The voters didn’t vote for Brexit to put money in their pockets–tho it will despite the efforts of the Fish Faced Cow and her gang. We voted for freedom and our country back. You are mixing us up with your greedy cash-sucking boomer mates who would sell out their Granny and themselves for a cash payoff. And/or to signal what virtuous cucks they are.

  6. BiCR

    Oh fvck, trying to be too clever.

    Yes Steuern as in “taxes make you free” in homage to Murphy’s holiday trip to Dachau or whichever death camp it was he visited and then made a rather crass blog about it.

  7. @Bravefart

    I’d have said “Steuer macht frei”.

    It’s rather “tax” as a general concept rather than “taxes” in specific. But maybe I’m over-thinking the nuance there…

  8. Sadly, it seems that the government is not listening Tim From the Guardian article:-

    “The UK has decided to adopt the existing EU tariff schedule agreed at the WTO in order to simplify and speed up its ability to continue trade with the rest of the world after Brexit.”

  9. Slightly OT, but government’s blind embrace of bureaucracy:

    http://www.cfact.org/2017/11/05/much-to-do-in-bonn/

    ‘The US has said they will quit the Accord. But officially getting out takes several years and in the interim the US is still a big part of the negotiating body.’

    ‘The key point here is that this Paris thingy is not a treaty. President Obama signed off on it all by himself. President Trumps says he is opting out. In no case has the Senate advised or consented, as the Constitution requires for treaties. So if this “pact” is some sort of Presidential agreement then the President’s team needs to step up to the plate and swing big.’

    Why the heck would getting out take several years?

  10. Bloke in North Dorset

    Gamecock,

    I don’t know how it affects your constitution but Paris was an “accord” not a treaty. From a rather worrying article about US States and green organisations taking companies to court:

    The Paris accord is playing a role. Like many environmental treaties, it does not bind signatories to fulfil their obligations, merely enjoins them to do so. But plaintiffs can assess governments’ and firms’ actions against the 2°C goal.

    And

    Mr Heede’s calculations, which most scientists accept, mean that responsibility for past and future warming can be apportioned—at least in principle. Mr Lliuya’s claim of €17,000 ($19,800) against RWE corresponds to 0.5% of the cost of protecting his town against the glacial melt. That 0.5% is the utility’s estimated share of cumulative global greenhouse-gas emissions, chiefly from all the coal it has mined. Likewise San Francisco, Oakland and three other Californian counties have sued dozens of carbon majors, including BP, Chevron, ExxonMobil and Royal Dutch Shell, for damages proportional to their share.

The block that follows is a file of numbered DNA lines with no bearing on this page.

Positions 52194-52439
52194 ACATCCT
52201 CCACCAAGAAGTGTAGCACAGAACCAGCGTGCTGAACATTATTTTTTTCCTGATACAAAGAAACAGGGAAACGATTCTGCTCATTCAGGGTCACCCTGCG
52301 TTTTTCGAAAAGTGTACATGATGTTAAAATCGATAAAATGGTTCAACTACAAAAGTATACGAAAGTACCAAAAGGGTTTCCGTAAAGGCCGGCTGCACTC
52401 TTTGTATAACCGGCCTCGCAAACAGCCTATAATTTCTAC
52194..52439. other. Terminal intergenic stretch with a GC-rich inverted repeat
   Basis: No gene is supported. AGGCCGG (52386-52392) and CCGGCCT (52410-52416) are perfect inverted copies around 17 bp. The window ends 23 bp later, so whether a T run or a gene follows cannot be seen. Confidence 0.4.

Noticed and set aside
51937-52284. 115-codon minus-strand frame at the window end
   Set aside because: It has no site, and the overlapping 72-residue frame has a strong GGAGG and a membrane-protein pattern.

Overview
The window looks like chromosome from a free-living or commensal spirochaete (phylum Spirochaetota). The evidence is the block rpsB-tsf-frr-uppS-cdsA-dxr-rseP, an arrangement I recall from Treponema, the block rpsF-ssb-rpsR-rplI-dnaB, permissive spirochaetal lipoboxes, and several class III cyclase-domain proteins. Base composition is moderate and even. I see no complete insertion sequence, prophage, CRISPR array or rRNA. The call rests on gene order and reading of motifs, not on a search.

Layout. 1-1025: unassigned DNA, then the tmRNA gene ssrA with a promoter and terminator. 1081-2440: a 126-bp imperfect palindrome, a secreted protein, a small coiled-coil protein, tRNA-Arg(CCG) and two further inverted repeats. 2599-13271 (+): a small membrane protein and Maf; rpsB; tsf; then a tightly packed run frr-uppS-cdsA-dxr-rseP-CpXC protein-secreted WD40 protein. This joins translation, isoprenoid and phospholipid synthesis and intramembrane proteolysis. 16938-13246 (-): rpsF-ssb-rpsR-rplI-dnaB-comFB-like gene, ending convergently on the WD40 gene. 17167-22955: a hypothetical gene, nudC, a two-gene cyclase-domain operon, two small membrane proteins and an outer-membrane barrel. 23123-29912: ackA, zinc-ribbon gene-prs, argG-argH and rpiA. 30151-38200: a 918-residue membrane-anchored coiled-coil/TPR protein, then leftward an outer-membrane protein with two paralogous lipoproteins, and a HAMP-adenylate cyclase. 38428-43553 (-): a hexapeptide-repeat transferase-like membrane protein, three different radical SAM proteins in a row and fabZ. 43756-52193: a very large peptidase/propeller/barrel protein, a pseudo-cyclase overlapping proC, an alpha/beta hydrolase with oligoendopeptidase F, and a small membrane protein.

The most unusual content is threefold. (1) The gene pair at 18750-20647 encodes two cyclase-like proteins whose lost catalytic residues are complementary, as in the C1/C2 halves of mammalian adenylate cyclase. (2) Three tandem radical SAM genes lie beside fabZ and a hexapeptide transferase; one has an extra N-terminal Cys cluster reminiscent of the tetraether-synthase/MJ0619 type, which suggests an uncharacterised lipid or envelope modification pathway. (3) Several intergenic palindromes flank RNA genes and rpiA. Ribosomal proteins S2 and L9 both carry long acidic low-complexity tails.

Its pay walled but worth a read.

  11. What’s German for “Fuck off Murphy, you fat cunt”?

    It would be worth hanging a banner saying that on the gates if Murphy ever went back to Dachau.

  12. abacab: I’d have said “Steuer macht frei”.

    Yes indeed although Murphy’s perspective is perhaps more accurately given as: “Besteuern macht frei”.

    Still, bravo to BraveF for echoing the Dachau Leitmotiv and für’s Deutsch.

  13. Hang on a minute – if UK gov insists on keeping previous EU tariff rates for imports from outside EU doesn’t that mean that the Treasury is quids in as previously tariffs went to EU coffers or have I misremembered?
    On the other hand by implication from numbers above if tariffs were to be dropped then this would mean a sizeable one off fall in rate of inflation with a variety of knock on implications.

  14. Why does anyone think the EU will not use other measures to impede trade with the UK if we unilaterally cut tariffs to zero?

Leave a Reply

Your email address will not be published. Required fields are marked *